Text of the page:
- Light 'em Up: Capable of wielding the Light to heal allies and strengthen their armor, as well as to smite undead. His version of Shockwave is also implied to be this.
- Light Is Not Good: Despite the name of his custom unit and the color of the armor he wears, he utilizes paladin spells in combat, but does not act in the manner expected of one.
- Luckily, My Shield Will Protect Me: Wielded a large lion-faced shield into combat, though it ultimately failed to protect him from Varimathras.
- Magic Knight: As a Dark Knight, Garithos is a melee unit with access to Paladin spells.
- Mistreatment-Induced Betrayal: Garithos causes this to happen due to his continuous treatment of the Blood Elves that when he threw Kael'Thas' people in chains to await execution for working alongside the Naga to stop the Scourges' advance, this ended up deeply souring relations between them and the Alliance, ultimately leading to the near-entirety of elfkind to break away from the Alliance to later join forces with the Horde.
- Mounted Combat: Rides a horse into battle, which probably attributes to his Lightning Bruiser status.
- The Neidermeyer: Extremely dismissive of the non-human soldiers under his command, and tries to have Kael'thas and his men killed when he returns from battle to find them working with naga. He seems more amiable towards human soldiers, but we don't really get to see it before he is killed.
- Noble Bigot: He's bigotted yes, but he's also willing to overlook it and work with some non-humans, as with the Dwarves (though he still disparaged them), and no one can argue his goals (Saving Lordaeron, defeating the Scourge) aren't noble, nor does he go back on his side of his deal with Sylvanas or betray her. However, his attempts to execute Kael'thas and his men really brings down the Noble part.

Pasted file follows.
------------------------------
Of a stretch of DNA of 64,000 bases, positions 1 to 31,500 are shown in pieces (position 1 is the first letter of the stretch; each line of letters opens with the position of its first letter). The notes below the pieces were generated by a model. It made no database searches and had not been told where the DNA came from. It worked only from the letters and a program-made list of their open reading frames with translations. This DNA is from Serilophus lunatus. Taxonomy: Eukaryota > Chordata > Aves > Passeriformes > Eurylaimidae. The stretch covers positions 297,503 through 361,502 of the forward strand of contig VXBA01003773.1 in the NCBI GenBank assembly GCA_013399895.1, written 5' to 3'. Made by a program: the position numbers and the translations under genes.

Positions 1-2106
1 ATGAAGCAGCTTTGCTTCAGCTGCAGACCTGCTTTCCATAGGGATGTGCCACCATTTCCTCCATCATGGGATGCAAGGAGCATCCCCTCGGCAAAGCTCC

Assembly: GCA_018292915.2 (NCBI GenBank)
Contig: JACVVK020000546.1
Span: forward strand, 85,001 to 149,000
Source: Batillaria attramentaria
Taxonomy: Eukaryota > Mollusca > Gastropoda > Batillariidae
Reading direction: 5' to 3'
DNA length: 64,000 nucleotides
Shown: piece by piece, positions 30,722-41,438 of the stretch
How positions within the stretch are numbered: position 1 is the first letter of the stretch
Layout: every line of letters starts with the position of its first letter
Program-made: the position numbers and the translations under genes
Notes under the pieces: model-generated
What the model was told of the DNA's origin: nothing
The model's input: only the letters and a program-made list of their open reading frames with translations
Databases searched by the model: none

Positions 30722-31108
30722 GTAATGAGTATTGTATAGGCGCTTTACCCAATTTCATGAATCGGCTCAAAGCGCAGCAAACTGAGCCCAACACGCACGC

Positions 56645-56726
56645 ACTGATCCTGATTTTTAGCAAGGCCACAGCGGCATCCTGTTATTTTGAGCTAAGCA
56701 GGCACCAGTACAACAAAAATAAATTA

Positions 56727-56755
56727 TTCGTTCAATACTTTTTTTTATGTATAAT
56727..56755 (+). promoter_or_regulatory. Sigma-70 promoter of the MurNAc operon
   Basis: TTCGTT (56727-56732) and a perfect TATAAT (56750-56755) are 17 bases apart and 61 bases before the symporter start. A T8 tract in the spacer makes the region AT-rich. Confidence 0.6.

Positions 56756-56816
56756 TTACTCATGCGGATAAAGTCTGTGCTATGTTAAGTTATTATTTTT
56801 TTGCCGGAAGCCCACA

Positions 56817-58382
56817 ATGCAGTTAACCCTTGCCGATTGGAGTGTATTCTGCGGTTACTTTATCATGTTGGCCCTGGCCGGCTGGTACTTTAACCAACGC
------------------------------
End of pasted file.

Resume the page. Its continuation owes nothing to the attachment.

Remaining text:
- Nominal Hero: He's a despicable person, with little to no redeeming quality, but is fighting the Scourge to reclaim his homeland.
- Offscreen Moment of Awesome: Managed to get all the way to Lordaeron's capital city and (considering his position once he's controlled) through it before getting mind controlled.
- One-Handed Zweihänder: He wields a full-sized battleaxe in one hand.
- The Paladin: In Warcraft III he uses the custom class Dark Knight, half of whose skill set is based on the Paladin hero unit.
- Screw You, Elves!: Subverted; he seems to think he is doing this in-universe, but Kael never acted arrogant toward him while working under his orders, and he was so pointlessly an asshole about it that he really came out as the smug one.
- Self-Fulfilling Prophecy: Kael'thas eventually became an egotist mana addict who willingly dealt with a demon lord, instigating events that could have possibly lead to the destruction of all Azeroth. However it's generally agreed Garithos' decisions damned Kael and forced him into the desperate situations he was faced with. Also, Garithos had no way of knowing Kael's future actions and his abuse of Kael came purely from his bigotry against non-humans as he dissed Kael even when Kael was serving him loyally and effectively.
- Sole Survivor: He's the known living member of Othmar's family, who hasn't perished during the Second War, and the only high-ranking survivor of Lordaeron's military after the Scourge's rampage across the land.
- Super Mode: Able to use the Mountain King ability Avatar which makes him much more powerful and immune to spells.
- Tempting Fate: "The only good non-human is a dead non-human." Oh, Sylvanas certainly fits that description to a tee.
- Tragic Bigot: According to Creative Development, when asked about his past, it is explained he fought the Horde during the Second War in Quel'Thalas when it was razed, but while he was doing so, his village got destroyed by a detachement of orcs and his family killed. This led to Garithos deciding that the elves diverted forces away from the Alliance's true goal: the defense of humanity alone.